Stories

Tackling the task of deploying and routing self-driving cars

A robot driving a car
Photo: Erik Dreyer/Getty Images

Automated vehicles, when they are ready, won't magically deploy themselves into robo-taxi services. They will require sophisticated dispatch and routing software like Uber and Lyft use today to match passengers with vehicles and get them to their destination.

Why it matters: Most AV developers don't specialize in routing. They're focused on the AI and robotics necessary for vehicles to drive themselves.

  • To become a viable business, self-driving cars will have to be deployed as a transportation service that is safe, reliable and affordable.

What's happening: RideOS, a San Francisco-based startup founded by former Uber engineers, has developed an open-source platform that any company can use to create its own ride-hailing network.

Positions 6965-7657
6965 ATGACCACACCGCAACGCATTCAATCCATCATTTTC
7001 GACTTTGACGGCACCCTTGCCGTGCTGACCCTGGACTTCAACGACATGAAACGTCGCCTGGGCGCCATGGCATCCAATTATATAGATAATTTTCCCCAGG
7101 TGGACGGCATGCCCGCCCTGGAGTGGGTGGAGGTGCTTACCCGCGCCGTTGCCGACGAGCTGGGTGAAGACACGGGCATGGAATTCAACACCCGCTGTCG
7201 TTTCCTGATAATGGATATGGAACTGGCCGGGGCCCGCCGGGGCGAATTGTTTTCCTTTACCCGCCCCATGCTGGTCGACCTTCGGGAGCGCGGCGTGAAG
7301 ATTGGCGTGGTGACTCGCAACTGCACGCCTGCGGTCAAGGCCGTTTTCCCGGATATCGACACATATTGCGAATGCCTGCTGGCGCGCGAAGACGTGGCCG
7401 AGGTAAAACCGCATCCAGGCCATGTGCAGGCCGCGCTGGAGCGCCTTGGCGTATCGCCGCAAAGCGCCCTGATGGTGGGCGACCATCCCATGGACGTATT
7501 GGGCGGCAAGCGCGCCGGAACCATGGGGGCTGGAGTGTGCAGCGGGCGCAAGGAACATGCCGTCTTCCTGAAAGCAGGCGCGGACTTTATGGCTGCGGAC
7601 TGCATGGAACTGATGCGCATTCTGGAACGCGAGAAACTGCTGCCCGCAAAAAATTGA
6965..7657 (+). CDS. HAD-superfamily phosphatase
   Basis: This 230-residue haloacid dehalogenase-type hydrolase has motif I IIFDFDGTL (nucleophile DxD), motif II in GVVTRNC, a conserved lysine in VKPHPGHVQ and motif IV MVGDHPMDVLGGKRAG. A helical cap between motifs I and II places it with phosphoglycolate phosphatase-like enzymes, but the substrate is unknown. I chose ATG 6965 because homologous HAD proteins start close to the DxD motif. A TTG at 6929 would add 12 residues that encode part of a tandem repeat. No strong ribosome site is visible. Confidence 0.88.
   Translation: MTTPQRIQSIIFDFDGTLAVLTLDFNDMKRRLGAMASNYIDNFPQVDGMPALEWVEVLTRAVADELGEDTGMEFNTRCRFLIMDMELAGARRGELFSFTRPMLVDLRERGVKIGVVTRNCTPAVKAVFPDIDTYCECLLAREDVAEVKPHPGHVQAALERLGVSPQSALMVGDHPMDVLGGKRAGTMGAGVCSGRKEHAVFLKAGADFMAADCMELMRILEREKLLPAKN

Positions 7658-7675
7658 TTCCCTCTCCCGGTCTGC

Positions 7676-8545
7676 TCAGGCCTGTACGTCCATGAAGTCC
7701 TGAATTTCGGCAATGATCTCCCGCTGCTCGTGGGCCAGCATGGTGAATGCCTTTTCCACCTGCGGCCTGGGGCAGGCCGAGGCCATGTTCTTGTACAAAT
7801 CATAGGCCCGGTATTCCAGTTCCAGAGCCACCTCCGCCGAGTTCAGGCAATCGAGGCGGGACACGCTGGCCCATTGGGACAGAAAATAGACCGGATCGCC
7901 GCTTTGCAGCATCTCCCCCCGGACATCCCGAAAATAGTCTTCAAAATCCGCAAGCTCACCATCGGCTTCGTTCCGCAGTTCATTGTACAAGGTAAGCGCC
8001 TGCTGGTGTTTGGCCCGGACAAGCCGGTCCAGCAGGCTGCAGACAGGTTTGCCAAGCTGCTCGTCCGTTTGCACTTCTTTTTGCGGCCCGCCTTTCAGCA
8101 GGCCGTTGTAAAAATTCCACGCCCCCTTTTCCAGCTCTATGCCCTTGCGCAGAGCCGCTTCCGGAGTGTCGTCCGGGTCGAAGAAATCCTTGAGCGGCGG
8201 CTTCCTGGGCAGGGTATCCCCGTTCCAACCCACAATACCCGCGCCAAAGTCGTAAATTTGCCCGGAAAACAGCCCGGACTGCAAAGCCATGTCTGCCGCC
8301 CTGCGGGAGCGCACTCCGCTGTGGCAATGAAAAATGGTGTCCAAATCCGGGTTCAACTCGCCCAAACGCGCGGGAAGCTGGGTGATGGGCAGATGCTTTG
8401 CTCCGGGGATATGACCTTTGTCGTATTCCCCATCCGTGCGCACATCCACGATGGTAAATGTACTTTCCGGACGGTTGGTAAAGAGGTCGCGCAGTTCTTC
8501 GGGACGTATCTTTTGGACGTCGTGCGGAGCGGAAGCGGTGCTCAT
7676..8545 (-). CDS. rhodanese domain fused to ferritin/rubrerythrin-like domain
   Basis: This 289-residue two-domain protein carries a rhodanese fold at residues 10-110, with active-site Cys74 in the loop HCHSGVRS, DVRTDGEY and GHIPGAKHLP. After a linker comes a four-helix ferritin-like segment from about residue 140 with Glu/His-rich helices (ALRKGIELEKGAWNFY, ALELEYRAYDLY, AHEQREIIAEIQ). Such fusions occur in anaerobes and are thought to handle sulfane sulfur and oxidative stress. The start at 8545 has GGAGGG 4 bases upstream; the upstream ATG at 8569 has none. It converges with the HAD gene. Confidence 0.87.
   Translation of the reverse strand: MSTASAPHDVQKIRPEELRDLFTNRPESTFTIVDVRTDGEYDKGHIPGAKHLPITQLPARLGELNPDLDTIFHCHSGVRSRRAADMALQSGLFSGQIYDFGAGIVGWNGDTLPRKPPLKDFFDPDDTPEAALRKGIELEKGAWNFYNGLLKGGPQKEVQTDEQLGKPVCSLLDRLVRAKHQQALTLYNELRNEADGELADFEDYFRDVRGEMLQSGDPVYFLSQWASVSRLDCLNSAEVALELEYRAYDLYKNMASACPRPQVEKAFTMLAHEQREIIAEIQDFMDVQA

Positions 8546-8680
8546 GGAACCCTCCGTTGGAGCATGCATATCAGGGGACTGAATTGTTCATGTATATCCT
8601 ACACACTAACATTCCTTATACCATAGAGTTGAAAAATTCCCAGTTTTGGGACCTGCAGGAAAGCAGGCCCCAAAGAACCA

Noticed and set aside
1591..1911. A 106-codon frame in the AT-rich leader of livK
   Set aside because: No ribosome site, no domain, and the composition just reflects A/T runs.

• It's the first time a set of ride-hailing applications has been open-sourced, allowing customers to rebrand or build new features on top of RideOS' technology.
  • The Ridehail platform is compatible with both human- and robot-driven vehicles.

Among its initial customers is Voyage, the self-driving startup focused on ride-hailing in retirement communities, whose CEO, Oliver Cameron, is glad to tap RideOS' expertise.

  • "We will always focus on what we do best, which is providing autonomous vehicle technology," he tells Axios. "We're not the world's best at building routing, pricing or apps."

What to watch: There's no reason Uber or Lyft couldn't squash a startup like RideOS if they decided to resell their own routing and dispatch software to other companies. It's basic plumbing, after all. So far, there's no sign that they plan to.